Tag Archives: Animals

Marginalia, no.270

In 1499 some sparrows were excommunicated for depositing droppings on the pews in St Vincent, in France. In 1546 a band of weevils were tried for damaging church vineyards in St Julien.

~ Richard Mabey, Weeds

There’s no word on whether these actions evoked any contrition in the offenders, or if the poor sparrows were ever restored to communion. I suppose nature’s apostates might also include things like polio, malaria, and cholera. They say that influenza lives in constant fear of Vatican lawyers. Unfortunately, cancer, as an aggressive mutation of one’s own cells, cannot be excommunicated without at the same time excommunicating the patient.

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A Domestic Bestiary


First there is the TABBY, seventeen years old, spry but of poor temper. She will tolerate petting for only a moment, then it’s nature red in tooth and claw. She has a restroom all her own while the four human residents of the house must share one between them. She eats nuggets of dry cat food one at a time, fishing them out of a bowl with her paw. After several minutes she will vomit up the mess and eat it a second time. She is a connoisseur of banana and cantaloupe, and of whistling.

Until recently, six EARTHWORMS lived in a styrofoam bowl kept in the refrigerator. This past week they moved to large plastic water bottle filled with alternating layers of soil and sand and capped off with wilting lettuce. Their life and habits will be studied by the children who have, so far, named only one of them (“Wormy”).

Since time immemorial, the daughter of the house has kept SNAILS. We have two of them now and neither one cares for arugula. One of our former snails managed to escape from his jar. He made a slow-motion midnight dash across the countertop undetected and was never seen again.

The occasional HOUSEFLY slips in the front door for the purpose of keeping yours truly from sleep until I’ve risen in my pajamas to stalk the intruder with bow and lantern. After a half-hour of desperate combat, by a lucky shot with a rubber band, the infiltrator is blasted to fragments. The smudge of his spent biography is wiped from the wall without remorse.

In the kitchen is a mason jar of very small GUPPIES. These are pretty fish with nervous manners. They sparkle somewhat in the afternoon light and move by a strange choreography: keeping still for a moment, making a quarter turn, keeping still, turning, etc. If they are worried, they’re right to be. These guppies are maintained in our home only to serve as food for

The baby GARTER SNAKE recently purchased for my son, which is proving itself as poor a sport as the household cat. Garter snakes, we were told at the pet shop, do not bite. This is a lie. “Edward Shoelace” hadn’t been at home with us for fifteen minutes when he bit my daughter hard enough to draw blood. Half the day and all night long, the little snake buries himself in the dirt of his terrarium.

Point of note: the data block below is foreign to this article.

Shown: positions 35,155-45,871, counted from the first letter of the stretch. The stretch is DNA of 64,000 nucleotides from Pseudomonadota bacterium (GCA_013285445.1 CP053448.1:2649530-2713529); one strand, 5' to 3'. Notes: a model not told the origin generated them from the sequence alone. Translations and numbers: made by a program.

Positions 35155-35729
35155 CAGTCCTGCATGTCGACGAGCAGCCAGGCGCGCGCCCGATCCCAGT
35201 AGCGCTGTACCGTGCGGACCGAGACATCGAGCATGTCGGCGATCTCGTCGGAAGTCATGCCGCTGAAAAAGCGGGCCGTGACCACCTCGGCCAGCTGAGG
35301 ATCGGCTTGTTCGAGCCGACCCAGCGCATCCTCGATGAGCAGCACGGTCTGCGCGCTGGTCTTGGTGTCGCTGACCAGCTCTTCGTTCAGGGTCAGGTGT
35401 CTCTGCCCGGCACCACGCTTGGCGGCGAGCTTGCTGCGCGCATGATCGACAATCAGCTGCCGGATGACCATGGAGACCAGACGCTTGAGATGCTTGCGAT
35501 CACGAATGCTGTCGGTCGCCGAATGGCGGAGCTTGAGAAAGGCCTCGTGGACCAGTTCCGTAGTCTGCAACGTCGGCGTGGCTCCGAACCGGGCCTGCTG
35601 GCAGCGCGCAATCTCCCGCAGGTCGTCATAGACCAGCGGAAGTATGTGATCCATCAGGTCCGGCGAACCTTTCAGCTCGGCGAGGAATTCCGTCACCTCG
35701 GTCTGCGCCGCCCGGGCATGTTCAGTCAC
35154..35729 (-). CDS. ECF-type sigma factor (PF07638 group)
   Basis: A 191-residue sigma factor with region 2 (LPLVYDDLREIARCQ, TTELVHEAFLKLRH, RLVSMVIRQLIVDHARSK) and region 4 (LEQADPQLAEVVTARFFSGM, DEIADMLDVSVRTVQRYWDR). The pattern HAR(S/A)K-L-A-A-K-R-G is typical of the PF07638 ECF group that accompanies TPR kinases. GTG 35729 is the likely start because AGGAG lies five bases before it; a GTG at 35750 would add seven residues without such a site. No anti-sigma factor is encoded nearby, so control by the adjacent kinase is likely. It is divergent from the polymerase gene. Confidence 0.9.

Finally, on the windowsill by the record player we have a colony of SEA MONKEYS (which is a heraldic name for brine shrimp). These live in a state of utter savagery and dissolution, constantly engaged in acts of cannibalism and incest. Their colony was founded a year ago and untold generations have come and gone. The population fluctuates between two and eight adults. Children are hard to count since they’re so small on hatching and are generally eaten by their parents. The few that make it to adulthood are the most depraved and enter wholeheartedly into perpetual sexual congress with their siblings and feasting after the style of Kronos.

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Marginalia, no.78

Witness the elephant who was rival to Aristophanes the grammarian in the love of a young flower girl in the city of Alexandria… They tell also of a dragon in love with a girl, and a goose smitten with the love of a boy in the town of Asopus, and a ram that was suitor to the minstrel girl Glaucia; and every day one sees monkeys furiously in love with women.

~ Montaigne, Apology for Raymond Sebond

Could it really have been every day in sixteenth-century Bordeaux that one saw monkeys ‘furiously in love’ with women?  To borrow L.P. Hartley’s famous phrase, the past is a foreign country.  And so is France.  Of course, French women are famous lookers, so one can hardly blame the monkeys.  But perhaps Montaigne had in mind local men who were uncommonly grabby and hairy.

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